Also read this Emory University Alzheimer's Disease Research Center Fact Sheet on Cognitive Skills and Normal Aging.
While the idea of “Person-Environment fit” was originally used to describe a worker’s congruence with the work environment, in recent years, it has also been used to describe the fit of the elderly into various environments—retirement communities, assisted living facilities, and into their social environments in general.
There are four main ideas of Person-Environment Fit theory that we should consider:
Person–environment fit theory offers a framework which enables caseworkers to assess and predict how characteristics of the elder and their surrounding environment determine the elder’s engagement, performance and well-being in her or his environment. In understanding the characteristics above, we can construct a model to develop interventions to prevent misalignment and/or increase fit.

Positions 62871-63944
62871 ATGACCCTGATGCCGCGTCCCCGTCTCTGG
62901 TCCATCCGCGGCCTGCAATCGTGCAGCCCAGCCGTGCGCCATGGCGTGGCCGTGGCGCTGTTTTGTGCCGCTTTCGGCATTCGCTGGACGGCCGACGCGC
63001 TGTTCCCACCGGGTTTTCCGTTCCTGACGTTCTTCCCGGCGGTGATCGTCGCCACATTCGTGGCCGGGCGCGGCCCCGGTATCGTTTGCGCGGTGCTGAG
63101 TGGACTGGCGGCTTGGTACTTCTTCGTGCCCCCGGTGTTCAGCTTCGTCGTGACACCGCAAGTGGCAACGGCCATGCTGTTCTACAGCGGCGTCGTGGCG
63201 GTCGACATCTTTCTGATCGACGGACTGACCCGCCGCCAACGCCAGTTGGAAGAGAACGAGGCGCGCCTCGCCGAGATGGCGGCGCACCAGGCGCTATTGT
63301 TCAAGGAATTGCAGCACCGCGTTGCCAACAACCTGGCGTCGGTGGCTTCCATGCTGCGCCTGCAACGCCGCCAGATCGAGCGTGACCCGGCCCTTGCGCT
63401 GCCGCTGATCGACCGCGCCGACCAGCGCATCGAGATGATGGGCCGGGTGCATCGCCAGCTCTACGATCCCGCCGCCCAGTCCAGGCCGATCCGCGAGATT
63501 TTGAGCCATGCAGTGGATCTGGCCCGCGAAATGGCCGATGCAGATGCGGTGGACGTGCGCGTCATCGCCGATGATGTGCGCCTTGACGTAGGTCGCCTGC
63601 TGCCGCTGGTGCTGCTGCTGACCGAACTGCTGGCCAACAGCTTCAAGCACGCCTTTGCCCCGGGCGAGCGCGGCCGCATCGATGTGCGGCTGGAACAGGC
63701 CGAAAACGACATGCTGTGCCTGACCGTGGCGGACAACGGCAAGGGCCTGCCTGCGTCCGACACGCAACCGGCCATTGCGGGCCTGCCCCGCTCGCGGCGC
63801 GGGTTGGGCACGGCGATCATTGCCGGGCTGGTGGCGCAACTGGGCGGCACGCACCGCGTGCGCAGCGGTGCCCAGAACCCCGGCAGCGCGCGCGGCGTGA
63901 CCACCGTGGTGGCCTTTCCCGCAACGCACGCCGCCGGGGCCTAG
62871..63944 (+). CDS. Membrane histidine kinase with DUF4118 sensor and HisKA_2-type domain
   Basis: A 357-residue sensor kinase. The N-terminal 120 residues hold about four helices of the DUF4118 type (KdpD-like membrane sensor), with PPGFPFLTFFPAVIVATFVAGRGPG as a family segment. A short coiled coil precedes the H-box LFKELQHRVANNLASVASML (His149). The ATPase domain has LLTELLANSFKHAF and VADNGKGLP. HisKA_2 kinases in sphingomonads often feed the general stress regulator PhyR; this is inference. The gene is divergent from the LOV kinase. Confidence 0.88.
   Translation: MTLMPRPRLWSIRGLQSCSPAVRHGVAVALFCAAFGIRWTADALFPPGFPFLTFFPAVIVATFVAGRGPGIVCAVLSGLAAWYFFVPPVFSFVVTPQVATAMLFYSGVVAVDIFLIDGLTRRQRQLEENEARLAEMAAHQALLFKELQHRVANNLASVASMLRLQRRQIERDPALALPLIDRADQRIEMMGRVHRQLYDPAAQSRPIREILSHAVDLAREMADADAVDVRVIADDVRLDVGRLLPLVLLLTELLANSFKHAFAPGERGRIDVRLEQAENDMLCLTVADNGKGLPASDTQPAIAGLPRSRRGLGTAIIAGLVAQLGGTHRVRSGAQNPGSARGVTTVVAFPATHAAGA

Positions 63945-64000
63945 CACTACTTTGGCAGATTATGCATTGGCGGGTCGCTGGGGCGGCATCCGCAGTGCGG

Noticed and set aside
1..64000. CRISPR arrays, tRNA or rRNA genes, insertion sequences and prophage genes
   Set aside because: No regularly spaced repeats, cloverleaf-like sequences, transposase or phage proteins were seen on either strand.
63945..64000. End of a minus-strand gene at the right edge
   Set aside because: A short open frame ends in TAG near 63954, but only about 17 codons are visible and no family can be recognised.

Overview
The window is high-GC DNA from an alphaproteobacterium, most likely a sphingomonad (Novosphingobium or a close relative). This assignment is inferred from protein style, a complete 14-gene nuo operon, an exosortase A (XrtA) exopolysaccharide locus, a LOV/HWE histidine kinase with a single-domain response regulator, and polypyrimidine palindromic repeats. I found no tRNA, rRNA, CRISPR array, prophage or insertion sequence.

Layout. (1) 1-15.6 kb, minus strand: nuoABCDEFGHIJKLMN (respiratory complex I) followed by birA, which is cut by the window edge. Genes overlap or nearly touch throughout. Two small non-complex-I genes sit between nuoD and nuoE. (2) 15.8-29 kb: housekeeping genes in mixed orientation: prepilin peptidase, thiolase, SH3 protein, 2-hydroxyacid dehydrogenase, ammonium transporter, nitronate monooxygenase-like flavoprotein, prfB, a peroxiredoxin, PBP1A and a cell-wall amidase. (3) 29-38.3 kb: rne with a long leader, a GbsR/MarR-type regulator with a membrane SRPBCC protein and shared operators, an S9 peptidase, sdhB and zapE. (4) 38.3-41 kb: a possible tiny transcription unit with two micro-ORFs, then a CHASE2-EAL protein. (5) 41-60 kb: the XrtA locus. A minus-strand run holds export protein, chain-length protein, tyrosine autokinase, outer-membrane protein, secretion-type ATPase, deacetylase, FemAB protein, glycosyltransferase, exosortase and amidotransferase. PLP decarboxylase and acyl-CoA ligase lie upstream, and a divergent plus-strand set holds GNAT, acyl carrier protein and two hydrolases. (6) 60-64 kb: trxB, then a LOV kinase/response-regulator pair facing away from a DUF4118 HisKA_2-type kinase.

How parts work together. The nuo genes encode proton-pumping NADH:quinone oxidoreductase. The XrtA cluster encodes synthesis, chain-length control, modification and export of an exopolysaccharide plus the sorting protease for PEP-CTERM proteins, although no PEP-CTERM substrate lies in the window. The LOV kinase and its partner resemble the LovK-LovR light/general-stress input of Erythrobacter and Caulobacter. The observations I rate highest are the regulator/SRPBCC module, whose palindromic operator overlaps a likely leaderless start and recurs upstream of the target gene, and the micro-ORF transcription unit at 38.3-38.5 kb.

Person Environment fit should be measured from two angles:
NEEDS-SUPPLIES FIT: refers to the degree to which the needs of the individual and their ability to use their skills and abilities, are supplied by the surrounding environment. A good question to ask is: Is the individual satisfied in this environment?
DEMANDS-ABILITIES FIT: refers to the degree to which the environment matches the elder’s skills and abilities. A good question to ask is: How does this environment help/hinder the elder’s ability to live a fulfilling life?
Of course, these two types of fit can overlap. For example, a poor balance between the elder’s skill set and the surrounding environment may leave the individual feeling frustrated, alone and unfulfilled.